Maine Attorney General Janet Mills says that she has a solution to the funding stalemate between Gov. LePage and lawmakers that is blocking Medicaid expansion. At the State House Tuesday, Mills announced that Maine will receive millions in additional funds from a settlement with tobacco companies that could pay for expanding health care coverage, which voters approved last year.
Maine will receive about $35 million in tobacco settlement money, after resolving a years-long legal dispute.
That $35 million, says Mills “will be more than adequate to fully implement Medicaid expansion through fiscal year 2019."
A study released earlier this year by Manatt Health found that expanding Medicaid would cost the state about $30 million in its first year, and trigger about $300 million in matching federal funds.
Mills is a Democratic candidate for governor, and a political rival of Gov. LePage. Her proposal to use the extra tobacco settlement money could be a way around LePage, who has said he won't expand Medicaid until lawmakers find a way to fund it without raising taxes or dipping into the state's rainy day fund. Mills' announcement came on the heels of another press conference, urging the governor to implement Medicaid expansion.
"The governor may not like the will of the voters, but there's no question that he must execute it and provide healthcare to 70,000 people,” says Robyn Merrill, executive director of Maine Equal Justice Partners.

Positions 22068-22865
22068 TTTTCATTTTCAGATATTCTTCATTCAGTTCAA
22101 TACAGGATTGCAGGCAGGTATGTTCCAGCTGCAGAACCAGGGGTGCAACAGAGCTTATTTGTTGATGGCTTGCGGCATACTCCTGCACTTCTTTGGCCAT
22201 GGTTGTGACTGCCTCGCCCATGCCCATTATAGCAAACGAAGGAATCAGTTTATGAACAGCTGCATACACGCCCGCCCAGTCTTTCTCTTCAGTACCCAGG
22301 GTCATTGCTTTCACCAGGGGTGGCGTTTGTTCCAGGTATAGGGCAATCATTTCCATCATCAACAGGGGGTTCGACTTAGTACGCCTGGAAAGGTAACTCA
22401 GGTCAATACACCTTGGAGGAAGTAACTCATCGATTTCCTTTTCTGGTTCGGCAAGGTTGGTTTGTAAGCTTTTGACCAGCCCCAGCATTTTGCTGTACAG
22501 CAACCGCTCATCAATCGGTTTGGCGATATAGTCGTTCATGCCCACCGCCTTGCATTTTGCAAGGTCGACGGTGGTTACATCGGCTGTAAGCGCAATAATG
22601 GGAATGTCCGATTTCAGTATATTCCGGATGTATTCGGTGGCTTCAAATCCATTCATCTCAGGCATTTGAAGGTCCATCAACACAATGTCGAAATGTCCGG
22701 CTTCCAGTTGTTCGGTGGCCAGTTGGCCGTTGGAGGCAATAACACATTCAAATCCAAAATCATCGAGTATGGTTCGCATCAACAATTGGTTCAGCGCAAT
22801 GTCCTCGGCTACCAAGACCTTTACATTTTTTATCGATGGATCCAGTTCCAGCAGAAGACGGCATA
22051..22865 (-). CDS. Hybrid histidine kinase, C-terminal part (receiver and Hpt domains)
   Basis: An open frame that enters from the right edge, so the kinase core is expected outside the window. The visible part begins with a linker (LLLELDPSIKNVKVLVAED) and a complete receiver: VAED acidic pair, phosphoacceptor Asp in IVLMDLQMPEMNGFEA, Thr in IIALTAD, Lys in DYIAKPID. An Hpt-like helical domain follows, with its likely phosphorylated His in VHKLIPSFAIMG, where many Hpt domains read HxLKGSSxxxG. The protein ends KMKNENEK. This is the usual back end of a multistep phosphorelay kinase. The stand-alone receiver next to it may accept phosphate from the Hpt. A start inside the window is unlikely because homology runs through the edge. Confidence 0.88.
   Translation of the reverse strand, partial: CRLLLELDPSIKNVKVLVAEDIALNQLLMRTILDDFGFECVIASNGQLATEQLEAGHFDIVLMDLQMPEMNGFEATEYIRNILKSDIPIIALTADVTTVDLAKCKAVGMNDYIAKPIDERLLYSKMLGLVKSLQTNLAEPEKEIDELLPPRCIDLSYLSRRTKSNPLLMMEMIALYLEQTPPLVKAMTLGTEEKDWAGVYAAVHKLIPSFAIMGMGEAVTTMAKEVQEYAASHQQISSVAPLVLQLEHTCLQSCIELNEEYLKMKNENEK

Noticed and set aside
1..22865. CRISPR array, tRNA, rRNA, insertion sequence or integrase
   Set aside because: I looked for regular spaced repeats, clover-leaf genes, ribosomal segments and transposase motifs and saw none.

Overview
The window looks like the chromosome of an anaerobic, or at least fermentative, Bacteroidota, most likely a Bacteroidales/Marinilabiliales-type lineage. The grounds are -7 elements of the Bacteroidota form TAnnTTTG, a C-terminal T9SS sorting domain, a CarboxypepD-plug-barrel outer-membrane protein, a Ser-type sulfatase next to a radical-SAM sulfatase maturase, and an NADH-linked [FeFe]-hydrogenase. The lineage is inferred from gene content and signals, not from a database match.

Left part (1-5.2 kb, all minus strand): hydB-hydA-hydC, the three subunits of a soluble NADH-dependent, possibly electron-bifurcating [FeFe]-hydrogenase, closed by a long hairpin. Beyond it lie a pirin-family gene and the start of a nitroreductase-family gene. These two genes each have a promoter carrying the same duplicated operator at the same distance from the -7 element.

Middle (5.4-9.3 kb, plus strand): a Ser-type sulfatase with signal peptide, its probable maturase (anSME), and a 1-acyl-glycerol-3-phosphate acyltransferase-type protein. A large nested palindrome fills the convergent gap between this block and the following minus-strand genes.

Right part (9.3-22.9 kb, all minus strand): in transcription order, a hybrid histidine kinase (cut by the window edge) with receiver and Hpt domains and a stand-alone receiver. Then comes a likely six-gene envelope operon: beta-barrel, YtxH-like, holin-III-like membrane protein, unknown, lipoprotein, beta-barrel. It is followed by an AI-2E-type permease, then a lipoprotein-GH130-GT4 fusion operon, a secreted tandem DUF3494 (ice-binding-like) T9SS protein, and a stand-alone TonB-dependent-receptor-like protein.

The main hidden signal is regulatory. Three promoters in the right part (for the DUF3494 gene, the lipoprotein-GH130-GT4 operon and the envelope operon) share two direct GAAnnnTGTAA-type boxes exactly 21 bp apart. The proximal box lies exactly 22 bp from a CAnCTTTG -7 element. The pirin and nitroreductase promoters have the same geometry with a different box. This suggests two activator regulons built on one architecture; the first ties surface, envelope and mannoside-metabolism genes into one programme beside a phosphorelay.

The press conferences – which apparently were not coordinated – came on the date that marks the deadline for when governor LePage is supposed to submit a plan to the federal government to expand Medicaid.
Dr. Sam Zager, of Maine Providers Standing Up for Healthcare, says there's an urgent need to provide healthcare to those who currently can't access it.
"We are asking the governor to provide the cure for that condition. Which, in this case, is the administration of 3 milligrams of pen ink, applied to a Medicaid expansion plan, times one. Stat.”
In a statement released late this afternoon, Gov. LePage criticized Mills for the timing of her announcement to link Medicaid expansion with tobacco settlement money. "We have been trying to use the tobacco settlement money for Medicaid programs," LePage says, "But the attorney general has stood in our way every time. Now that she is running for governor she suddenly wants to use this money as a one-time budget gimmick to fund Medicaid expansion."